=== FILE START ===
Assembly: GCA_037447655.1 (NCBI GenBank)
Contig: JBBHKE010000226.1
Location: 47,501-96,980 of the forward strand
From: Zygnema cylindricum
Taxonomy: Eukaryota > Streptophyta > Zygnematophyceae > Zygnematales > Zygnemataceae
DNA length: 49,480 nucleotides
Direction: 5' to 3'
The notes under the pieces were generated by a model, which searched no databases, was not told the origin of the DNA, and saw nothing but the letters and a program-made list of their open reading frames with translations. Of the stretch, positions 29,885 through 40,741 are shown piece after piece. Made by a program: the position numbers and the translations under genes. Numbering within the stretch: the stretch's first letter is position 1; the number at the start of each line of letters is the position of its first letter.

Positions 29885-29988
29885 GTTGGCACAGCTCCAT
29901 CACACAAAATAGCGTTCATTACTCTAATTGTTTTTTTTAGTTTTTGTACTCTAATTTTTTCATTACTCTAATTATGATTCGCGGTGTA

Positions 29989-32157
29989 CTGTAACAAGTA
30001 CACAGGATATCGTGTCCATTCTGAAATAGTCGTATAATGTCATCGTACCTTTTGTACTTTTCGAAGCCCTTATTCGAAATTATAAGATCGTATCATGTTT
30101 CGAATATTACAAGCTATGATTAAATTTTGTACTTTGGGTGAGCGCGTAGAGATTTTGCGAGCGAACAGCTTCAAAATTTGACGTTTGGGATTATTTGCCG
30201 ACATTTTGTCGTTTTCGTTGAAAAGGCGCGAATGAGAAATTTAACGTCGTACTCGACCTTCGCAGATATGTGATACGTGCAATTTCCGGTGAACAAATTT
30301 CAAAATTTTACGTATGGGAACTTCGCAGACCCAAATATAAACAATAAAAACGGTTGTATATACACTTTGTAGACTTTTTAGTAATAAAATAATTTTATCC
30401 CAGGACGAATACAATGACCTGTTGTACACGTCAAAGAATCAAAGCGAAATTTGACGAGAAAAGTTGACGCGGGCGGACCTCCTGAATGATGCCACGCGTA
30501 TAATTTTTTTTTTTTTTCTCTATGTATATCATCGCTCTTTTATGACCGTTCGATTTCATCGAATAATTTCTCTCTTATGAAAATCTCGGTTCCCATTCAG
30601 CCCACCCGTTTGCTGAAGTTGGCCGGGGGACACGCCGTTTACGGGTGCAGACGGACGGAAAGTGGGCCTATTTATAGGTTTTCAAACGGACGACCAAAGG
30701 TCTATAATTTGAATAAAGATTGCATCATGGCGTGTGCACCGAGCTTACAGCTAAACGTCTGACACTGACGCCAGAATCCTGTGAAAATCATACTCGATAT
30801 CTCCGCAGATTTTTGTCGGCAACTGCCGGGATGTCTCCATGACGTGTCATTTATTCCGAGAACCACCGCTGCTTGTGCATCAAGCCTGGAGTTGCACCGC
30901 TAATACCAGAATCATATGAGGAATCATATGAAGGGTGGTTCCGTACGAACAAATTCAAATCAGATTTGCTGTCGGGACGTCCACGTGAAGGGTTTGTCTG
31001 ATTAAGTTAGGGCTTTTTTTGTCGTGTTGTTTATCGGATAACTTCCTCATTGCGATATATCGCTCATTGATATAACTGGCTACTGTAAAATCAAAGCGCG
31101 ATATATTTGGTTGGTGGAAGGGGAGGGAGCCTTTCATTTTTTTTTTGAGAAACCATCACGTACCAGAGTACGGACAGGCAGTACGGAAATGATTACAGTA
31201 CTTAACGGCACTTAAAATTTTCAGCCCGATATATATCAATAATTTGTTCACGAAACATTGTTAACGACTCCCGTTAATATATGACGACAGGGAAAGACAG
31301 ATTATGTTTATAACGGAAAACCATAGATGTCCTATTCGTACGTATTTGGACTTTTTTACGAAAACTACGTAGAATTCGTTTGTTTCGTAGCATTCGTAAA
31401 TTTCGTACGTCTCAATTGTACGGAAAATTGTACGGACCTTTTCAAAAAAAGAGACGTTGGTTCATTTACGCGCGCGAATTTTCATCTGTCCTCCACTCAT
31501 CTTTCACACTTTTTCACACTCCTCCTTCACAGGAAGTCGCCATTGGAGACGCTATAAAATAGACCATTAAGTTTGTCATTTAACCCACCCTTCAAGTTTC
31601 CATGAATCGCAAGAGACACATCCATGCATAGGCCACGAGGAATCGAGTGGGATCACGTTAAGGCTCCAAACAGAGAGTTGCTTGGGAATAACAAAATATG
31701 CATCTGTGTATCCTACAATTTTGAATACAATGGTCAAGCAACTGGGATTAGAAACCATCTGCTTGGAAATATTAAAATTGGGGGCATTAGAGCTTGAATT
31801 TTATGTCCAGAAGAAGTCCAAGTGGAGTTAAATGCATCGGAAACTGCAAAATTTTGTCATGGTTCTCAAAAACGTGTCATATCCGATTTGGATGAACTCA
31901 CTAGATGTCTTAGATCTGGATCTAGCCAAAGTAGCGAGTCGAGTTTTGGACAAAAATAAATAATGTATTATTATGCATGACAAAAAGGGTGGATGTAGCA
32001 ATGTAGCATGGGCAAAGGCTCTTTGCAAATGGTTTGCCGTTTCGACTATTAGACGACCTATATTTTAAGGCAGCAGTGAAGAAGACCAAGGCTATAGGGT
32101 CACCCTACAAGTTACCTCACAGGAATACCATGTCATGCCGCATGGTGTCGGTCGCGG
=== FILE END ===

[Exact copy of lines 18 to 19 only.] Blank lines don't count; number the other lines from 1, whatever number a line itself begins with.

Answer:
30401 CAGGACGAATACAATGACCTGTTGTACACGTCAAAGAATCAAAGCGAAATTTGACGAGAAAAGTTGACGCGGGCGGACCTCCTGAATGATGCCACGCGTA
30501 TAATTTTTTTTTTTTTTCTCTATGTATATCATCGCTCTTTTATGACCGTTCGATTTCATCGAATAATTTCTCTCTTATGAAAATCTCGGTTCCCATTCAG